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Letter from the Secretary of the Navy, transmitting, in compliance with resolution of January 27, report of Lieutenant Taunt of a journey on the river Congo
(1887)

Letter from the Secretary of the Navy, transmitting, in compliance with resolution of January 27, report of Lieutenant Taunt of a journey on the river Congo,   pp. [1]-42 ff.


Page 19

JOURNEY ON THE RIVER CONGO.
The Henry Reed draws but 17 inches loaded.  We nade our passage&
When the river was not at its lowest point, and even with our light
draught we were aground several times, particularly when above Ban-
gala, each time losing many hours of daylight.
The State launches draw 3, and some times 34 feet, but they are con-
tinually meeting with accidents and delays.
After leaving Stanley Pool, until our return, the lead was in use all
the time we were under way. I noticed the soundings carefully, both
going up and coining down, near both banks, in mid-river, among the
islands, in fact every place where we would be likely to find deep water,
and I am of the opinion that the most successful way to navigate the
Upper Congo will be to employ flat-bottomed, stern-wheel steamers
drawing from 17 inches to 2 feet, with little top hamper, on account of
the heavy tornadoes, with the machinery on deck, or so placed that it
can be easily gotten at, the steamer to be driven 9 knots in smooth
water, with as economical consumption of fuel as possible. Each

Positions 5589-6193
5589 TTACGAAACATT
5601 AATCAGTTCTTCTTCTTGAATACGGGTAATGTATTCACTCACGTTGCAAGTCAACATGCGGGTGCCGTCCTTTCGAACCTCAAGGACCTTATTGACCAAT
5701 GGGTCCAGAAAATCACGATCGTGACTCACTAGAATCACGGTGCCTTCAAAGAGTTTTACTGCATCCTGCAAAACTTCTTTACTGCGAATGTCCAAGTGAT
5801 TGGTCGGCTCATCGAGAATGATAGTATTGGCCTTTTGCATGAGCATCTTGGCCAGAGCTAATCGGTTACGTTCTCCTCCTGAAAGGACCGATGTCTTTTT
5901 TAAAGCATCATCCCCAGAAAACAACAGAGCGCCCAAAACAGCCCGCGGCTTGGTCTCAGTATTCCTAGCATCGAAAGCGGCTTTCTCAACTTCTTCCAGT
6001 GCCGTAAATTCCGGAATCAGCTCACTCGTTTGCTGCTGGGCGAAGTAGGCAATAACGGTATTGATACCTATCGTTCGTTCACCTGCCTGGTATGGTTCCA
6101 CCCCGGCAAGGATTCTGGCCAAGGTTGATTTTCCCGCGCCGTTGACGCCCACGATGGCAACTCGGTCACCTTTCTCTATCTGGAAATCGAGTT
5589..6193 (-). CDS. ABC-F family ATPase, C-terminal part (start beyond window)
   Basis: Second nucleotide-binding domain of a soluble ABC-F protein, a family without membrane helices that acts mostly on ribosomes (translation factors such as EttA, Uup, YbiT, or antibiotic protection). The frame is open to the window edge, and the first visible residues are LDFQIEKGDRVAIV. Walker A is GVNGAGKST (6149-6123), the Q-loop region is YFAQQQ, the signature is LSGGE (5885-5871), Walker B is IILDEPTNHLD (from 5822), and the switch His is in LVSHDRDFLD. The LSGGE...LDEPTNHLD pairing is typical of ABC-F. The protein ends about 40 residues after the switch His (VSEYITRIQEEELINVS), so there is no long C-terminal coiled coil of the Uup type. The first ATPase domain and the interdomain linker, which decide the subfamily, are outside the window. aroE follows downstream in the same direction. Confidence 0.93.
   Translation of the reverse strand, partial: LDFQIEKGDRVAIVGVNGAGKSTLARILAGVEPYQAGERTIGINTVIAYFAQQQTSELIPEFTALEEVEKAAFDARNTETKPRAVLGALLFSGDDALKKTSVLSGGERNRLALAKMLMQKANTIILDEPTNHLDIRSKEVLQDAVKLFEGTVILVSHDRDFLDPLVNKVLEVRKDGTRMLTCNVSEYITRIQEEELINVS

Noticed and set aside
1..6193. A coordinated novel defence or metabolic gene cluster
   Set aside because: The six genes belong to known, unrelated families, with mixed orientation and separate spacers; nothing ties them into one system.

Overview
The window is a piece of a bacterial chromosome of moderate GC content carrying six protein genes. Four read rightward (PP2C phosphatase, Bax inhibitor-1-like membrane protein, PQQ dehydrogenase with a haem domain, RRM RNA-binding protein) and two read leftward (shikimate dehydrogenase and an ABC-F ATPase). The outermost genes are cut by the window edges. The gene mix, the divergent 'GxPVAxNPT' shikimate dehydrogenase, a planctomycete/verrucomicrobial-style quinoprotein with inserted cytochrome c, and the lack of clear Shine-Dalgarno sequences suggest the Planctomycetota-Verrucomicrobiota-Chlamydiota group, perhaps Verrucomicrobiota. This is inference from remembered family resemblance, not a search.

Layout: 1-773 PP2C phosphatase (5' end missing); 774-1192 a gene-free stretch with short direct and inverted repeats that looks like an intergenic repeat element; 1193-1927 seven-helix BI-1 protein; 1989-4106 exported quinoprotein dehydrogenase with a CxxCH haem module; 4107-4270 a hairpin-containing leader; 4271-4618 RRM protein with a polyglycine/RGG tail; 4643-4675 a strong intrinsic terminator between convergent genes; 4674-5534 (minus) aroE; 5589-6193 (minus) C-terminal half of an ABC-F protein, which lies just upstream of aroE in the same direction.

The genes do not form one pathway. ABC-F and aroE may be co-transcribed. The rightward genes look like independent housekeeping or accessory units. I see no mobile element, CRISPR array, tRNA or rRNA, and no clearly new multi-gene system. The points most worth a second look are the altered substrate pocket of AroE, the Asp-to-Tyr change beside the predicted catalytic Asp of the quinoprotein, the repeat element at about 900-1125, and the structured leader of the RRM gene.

steamer should carry one bow and one stern anchor, and, if possible, a
spare one. My own experience was that a stern anchor planted on our
off-shore quarter saved us frequently from being driven into the beach
by the high winds during the tornadoes; the launches having little
freeboard, it is necessary to anchor close to the shore, as the tornadoes
soon raise a sea on the river that would be most uncomfortable if the
vessel were not sheltered under the land.
At present, there are no surveys of the Congo, nor are there any lights,
buoys, or beacons, although the State proposes to light and buoy the
Lower River at an early date.
The only pilot on the river is an employd of the Dutch-African Trad-
ing Company. He is a pilot for the entrance at the mouth of the river,
and also for Banana Creek. The pilotage is £4 sterling each way.
The water of the Congo is a dirty mud color.
AFFLUENTS.
There are many affluents of the Congo, most of them being navigable
for a short distance. The principal rivers, however, in size, and impor-
tance for trade, are, first, on the south bank, below Stanley Falls, the
Loumamil River. This river has been explored by the Rev. George
Grenfell, of the English Baptist Mission, some 50 miles from its mouth.
Next below on the north bank is the Arroowimi River. Owing to the
hostile character of the natives, this river has not been explored to any
extent, but it is reported to be navigable for some distance inland.
I The Mobeke River, just above Bangala, has been explored some 70,
miles from its mouth. Next on the south bank, a few miles above the
Equator Station, are the Louloungo and Ouriki Rivers. These have both
beeD lately explored by Mr. Grenfell, who reports the former navigable
to 220 321 east longitude and 00 101 north latitude. The Ouriki, or Boriki
River, Mr. Grenfell traced to 230 14' east longitude and l 1 south lati-
tude, he says, "leaving it still an open watar-way, 100 yards wide, 12
feet deep, with a current of 200 feet per minute." Both of these rivers
are full of islands, large and small. The natives have been found
friendly on both of these rivers.
In 0020' south latitude, on the north bank, is the Oubangi River, and,
next to the Kassai River, the greatest affluent of the Congo. Mr. Gren-
fell has explored the Oubantgi to 40 27' north latitude, but, at this point,
4e was stopped by the hostile natives, and obliged to turn back. le re-
orts clear navigation some miles ahead of his farthermost ponit. The


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